My Math Forum Convergent Sequence of Functions with Non-Zero Mean Square Error

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 August 16th, 2014, 06:09 PM #1 Math Team   Joined: Dec 2013 From: Colombia Posts: 6,540 Thanks: 2146 Math Focus: Mainly analysis and algebra Convergent Sequence of Functions with Non-Zero Mean Square Error I'm looking for an infinite sequence of functions, $f_n(x)$ that converge pointwise to zero on the closed interval $[0,1]$ but for which $$\lim_{n \to \infty} \int_0^1 f_n^2(x) \, \mathbb{d}x \ne 0$$ Any ideas? What about if the interval were open?
 August 17th, 2014, 08:25 AM #2 Math Team   Joined: Dec 2013 From: Colombia Posts: 6,540 Thanks: 2146 Math Focus: Mainly analysis and algebra \begin{align*}f_n(x) &= \begin{cases} n & \tfrac{1}{n} \le x \le \tfrac{1}{n-1} \\ 0 &\text{otherwise} \end{cases} \\[12pt] \lim_{n \to \infty} \int_0^1 f_n^2(x) \,\mathbb{d}x &= \lim_{n \to \infty} n^2\left( \frac{1}{n-1} - \frac{1}{n} \right) \\ &= \lim_{n \to \infty} n^2 \left( \frac{n - (n-1)}{n(n-1)} \right) \\ &= \lim_{n \to \infty} \frac{n^2}{n^2 - n} \\ &= \lim_{n \to \infty} \frac{1}{1 - \tfrac{1}{n}} \\ &= 1 \\ \end{align*} Thanks from ZardoZ and raul21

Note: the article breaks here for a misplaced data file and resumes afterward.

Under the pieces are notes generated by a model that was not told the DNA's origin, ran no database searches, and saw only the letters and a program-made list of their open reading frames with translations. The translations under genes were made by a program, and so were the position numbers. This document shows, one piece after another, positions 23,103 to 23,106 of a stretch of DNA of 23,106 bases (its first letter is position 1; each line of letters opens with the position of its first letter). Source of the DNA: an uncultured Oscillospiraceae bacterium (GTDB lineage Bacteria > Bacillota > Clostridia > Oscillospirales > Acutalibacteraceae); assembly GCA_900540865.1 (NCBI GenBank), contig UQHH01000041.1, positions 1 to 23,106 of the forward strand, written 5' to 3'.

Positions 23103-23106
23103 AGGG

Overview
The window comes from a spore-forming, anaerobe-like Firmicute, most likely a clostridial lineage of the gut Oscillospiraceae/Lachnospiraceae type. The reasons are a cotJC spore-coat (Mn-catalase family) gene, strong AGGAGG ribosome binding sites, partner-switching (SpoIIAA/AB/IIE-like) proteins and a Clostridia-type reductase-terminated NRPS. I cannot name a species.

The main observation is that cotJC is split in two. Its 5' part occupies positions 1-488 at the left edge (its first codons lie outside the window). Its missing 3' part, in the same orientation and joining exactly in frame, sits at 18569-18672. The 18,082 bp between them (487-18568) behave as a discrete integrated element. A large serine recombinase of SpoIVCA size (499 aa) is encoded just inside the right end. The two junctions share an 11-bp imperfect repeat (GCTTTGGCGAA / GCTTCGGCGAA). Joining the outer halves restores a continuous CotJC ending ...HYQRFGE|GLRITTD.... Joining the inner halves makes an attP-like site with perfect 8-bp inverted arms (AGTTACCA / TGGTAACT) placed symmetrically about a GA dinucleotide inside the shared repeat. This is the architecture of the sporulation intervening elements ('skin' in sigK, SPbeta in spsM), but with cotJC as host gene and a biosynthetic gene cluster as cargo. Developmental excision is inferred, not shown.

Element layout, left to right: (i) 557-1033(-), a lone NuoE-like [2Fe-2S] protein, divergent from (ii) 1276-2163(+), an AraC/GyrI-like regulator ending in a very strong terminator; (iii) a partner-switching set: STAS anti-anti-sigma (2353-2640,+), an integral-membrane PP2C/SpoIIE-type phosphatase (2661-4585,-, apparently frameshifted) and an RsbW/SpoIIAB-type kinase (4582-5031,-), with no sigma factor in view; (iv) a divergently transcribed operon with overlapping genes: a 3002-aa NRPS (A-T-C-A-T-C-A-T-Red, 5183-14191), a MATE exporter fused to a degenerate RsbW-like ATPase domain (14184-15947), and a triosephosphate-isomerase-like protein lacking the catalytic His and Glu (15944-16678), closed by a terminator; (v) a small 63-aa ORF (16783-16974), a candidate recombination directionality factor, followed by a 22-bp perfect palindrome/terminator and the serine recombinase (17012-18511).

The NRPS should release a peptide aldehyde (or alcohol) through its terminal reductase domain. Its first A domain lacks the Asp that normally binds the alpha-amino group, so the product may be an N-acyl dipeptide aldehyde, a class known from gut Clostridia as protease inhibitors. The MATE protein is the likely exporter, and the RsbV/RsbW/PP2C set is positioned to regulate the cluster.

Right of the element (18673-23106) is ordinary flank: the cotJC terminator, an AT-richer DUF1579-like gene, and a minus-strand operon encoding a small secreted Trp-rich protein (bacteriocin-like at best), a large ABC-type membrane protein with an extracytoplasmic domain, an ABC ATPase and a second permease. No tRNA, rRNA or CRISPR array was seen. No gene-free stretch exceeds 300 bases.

August 17th, 2014, 03:35 PM #3 Math Team   Joined: Nov 2010 From: Greece, Thessaloniki Posts: 1,989 Thanks: 131 Math Focus: pre pre pre pre pre pre pre pre pre pre pre pre calculus Why not $\displaystyle f_{n}(x)=\begin{cases}n &,x\in\left(0,\frac{1}{n}\right)\\0 &,\text{otherwise}\end{cases}$?
 August 17th, 2014, 05:44 PM #4 Math Team   Joined: Dec 2013 From: Colombia Posts: 6,540 Thanks: 2146 Math Focus: Mainly analysis and algebra It's not straightforward to show that your function tends to zero at each point of $[0,1]$. I'm tempted to say that for every $n$ there is a region $(0,a)$ for which $f_n(x) \ne 0$. For any $c \in (0, 1]$ my sequence has $f_n(c) \ne 0$ for only one value of $n = N_c$. So for $n \gt N_c$ we have that $f_n(c) = 0$ and thus $f_n(x) \to 0$ for all points in $[0,1]$. I suppose for your sequence you'd say that for each $c \in (0,1)$ there exists $N_c$ such that $f_n(c) = 0$ for all $n \gt N_c$, but there's still that region to the left that is non-zero. It's a conceptually more difficult solution.
 August 18th, 2014, 02:17 AM #5 Math Team   Joined: Nov 2010 From: Greece, Thessaloniki Posts: 1,989 Thanks: 131 Math Focus: pre pre pre pre pre pre pre pre pre pre pre pre calculus $f_n(0)=0$ (we are in the "otherwise" category)

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